Does Training Residents Cost Our Attendings Too Much?

Kathleen Satterfield DPM FACFAOM

Working with residents is a rewarding experience that most of us would not want to trade for anything. The idea of mentoring the next generation of podiatric physicians is fulfilling and generates lifelong friendships.

Gary Jolly, DPM, FACFAS, is still my mentor and friend. I will always carry with me his reassuring words, “Kath, there is nothing that you could break that I cannot fix so go ahead and start the surgery. You have to learn and I am here to teach you.”

Well, I do not know if I ever achieved that level of skill but I did impart some wisdom to a generation of residents, and I have lived to see them excel in their own practices and become academic leaders themselves.

However, a question remains about whether residents impair our own practices by:

• slowing us down and making hospitals and surgical centers reluctant to book our cases at prime times because of the slow turnovers

• making patients hesitant to be treated in our offices because these trainees will participate in their care

• running our days into the late hours because of the time that we spend between patients and after hours explaining and teaching

I would not trade my years in academic medicine for a high-dollar practice. It has all been worth it. I always tell people that my wealth is measured in the lives of my former students and their practices.

However, if I had been in one of those lucrative private practices, with five cases to get through before starting an afternoon clinic, I wonder if I would have felt differently about training residents. I applaud those who take the time and suffer any negative financial consequences in doing so.

Without Dr. Jolly, Peter Blume, DPM, FACFAS, Allen Jacobs, DPM, FACFAS, Bob Mendicino, DPM, FACFAS, Sam Mendicino, DPM, FACFAS, Jack Schuberth, DPM, FACFAS, Gary Dockery, DPM, FACFAS, and untold others, the training of so many of us by so few mentors would not have been possible.

Have we ever considered their financial and personal sacrifices?

Have we ever thanked them?

Comments

In life there are trade-offs. We do not live in a utopia. Trade-offs are in every career. And trade-offs somehow work themselves out. With this in mind, yes, it is worth the sacrifice of time and money and patient expectations to train residents. It is not only an issue in podiatric medicine, but also in allopathic (MD) and osteopathic (DO) medicine in American teaching hospitals. Simple wisdom of thought to all Americans: every licensed board ceritified physician is an expert in their field because they were once interns and residents with no knowledge and skill in patient management and practice management, only academic knowledge. That's what post-graduate training programs are for. If medical graduates already knew how to do the things that attendings know just as fast and efficient, then why have post-graduate programs in the first place? It is expected that interns and residents will be slower to perform clinical and surgical tasks in a teaching hospital. Patients need to be educated about post-graduate training in medicine to stop the unrealistic expectations of fast treatment. It just does not work that way. Each intern and resident has their own unique learning curve that must be accomodated. By the time the person is in their last two years of their residency, then the learning curve gets smaller and their treatment of patients goes faster. So, with these pointers in mind, yes, attendings need to train interns and residents with the trade-off that treatment will be slower and work time will be longer. Tolerance and patience are the key elements. Interns and residents are learning: they are not full experts!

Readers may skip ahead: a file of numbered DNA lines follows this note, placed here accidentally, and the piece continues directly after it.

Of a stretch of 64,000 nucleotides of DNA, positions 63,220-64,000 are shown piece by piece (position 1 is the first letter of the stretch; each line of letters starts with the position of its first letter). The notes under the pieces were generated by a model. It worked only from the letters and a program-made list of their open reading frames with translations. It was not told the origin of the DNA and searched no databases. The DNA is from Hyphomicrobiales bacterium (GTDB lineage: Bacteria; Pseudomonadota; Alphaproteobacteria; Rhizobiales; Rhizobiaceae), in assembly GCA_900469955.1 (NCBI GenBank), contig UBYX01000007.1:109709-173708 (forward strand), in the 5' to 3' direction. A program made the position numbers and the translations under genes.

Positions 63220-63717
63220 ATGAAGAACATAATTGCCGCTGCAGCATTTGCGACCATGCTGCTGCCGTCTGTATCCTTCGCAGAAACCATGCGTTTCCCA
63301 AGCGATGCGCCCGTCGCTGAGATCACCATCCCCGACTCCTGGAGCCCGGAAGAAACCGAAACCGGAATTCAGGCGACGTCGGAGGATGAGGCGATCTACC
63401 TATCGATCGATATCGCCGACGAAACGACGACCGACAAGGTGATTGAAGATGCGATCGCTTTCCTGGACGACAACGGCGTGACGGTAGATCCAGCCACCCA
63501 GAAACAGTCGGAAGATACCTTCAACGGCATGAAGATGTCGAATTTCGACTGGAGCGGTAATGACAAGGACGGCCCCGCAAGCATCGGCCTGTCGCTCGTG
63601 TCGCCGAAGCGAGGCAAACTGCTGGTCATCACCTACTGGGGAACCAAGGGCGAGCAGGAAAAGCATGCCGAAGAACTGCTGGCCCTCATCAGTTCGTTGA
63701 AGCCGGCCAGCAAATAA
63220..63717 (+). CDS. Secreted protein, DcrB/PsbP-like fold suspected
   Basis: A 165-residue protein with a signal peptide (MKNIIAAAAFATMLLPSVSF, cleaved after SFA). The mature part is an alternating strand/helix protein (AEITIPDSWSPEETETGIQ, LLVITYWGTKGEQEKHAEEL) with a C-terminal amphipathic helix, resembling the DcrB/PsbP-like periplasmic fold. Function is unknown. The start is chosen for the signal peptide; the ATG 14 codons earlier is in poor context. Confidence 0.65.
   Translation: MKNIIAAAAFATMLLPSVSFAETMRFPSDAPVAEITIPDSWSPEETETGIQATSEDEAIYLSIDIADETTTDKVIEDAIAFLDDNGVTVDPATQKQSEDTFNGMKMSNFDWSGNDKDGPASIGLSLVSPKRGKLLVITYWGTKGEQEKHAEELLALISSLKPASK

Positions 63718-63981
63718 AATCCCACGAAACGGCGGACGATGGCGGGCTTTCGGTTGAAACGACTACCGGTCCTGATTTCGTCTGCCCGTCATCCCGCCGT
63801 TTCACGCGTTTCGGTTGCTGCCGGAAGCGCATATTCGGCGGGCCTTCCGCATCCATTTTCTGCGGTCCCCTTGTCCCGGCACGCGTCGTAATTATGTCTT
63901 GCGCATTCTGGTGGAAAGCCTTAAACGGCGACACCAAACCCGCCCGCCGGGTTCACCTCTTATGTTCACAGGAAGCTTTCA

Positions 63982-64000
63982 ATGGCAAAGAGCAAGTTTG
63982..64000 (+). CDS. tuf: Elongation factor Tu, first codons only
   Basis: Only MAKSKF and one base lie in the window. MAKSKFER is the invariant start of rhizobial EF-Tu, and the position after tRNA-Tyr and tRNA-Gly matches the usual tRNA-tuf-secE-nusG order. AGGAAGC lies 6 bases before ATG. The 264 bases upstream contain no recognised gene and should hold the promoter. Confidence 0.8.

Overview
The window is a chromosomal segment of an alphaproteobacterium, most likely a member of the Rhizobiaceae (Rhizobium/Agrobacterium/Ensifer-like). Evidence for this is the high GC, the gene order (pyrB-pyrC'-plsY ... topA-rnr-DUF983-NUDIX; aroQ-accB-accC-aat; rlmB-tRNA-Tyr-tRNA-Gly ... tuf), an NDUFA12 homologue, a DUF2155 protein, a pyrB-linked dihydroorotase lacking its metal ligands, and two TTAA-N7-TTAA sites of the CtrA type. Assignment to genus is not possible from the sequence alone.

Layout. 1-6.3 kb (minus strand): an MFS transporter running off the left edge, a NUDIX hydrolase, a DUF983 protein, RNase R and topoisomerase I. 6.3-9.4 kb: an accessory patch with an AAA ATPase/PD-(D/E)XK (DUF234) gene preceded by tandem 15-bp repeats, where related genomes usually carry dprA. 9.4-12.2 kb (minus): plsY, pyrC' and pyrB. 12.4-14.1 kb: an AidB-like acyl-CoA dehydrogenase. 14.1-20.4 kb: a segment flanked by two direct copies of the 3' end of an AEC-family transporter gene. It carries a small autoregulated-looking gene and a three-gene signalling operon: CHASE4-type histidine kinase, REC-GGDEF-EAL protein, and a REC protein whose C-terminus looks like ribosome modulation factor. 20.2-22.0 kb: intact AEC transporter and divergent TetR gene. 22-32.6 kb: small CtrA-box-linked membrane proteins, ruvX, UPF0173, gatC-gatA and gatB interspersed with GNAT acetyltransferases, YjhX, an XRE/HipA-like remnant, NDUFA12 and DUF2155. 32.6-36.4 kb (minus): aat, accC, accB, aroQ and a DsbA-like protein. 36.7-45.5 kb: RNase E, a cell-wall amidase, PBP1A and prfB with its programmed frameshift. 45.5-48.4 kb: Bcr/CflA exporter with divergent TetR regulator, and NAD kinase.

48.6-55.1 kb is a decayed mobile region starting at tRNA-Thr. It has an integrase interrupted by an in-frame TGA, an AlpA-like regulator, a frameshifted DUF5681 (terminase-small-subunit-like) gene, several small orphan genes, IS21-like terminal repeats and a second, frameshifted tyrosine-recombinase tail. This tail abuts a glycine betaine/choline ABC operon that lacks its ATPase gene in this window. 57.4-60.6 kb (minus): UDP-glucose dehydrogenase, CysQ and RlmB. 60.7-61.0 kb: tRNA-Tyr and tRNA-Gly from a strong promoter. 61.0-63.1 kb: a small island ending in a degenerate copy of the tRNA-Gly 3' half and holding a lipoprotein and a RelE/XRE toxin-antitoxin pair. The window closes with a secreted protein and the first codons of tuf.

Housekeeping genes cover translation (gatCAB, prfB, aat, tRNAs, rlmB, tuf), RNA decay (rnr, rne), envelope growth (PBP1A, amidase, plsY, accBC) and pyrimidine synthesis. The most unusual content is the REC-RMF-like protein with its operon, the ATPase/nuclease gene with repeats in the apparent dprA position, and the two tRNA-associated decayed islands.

Residents are not experts at the same level as attendings. That is why there are residencies in teaching hospitals. Residency is a time to learn new things and master them through practice. Practice makes perfect. Why can't patients understand this? Residents are learning, practicing their craft, which consumes time for the patient and for the attending. But, this is the sacrifice. So for patients and money-hungry podiatrists out there, think before you speak of inefficient use of time: residents are learning, learning consumes time, and learning means practice, and practice makes perfect. Stop blaming the residents. There is no crime for using up time for practicing until skills and knowledge are perfected!

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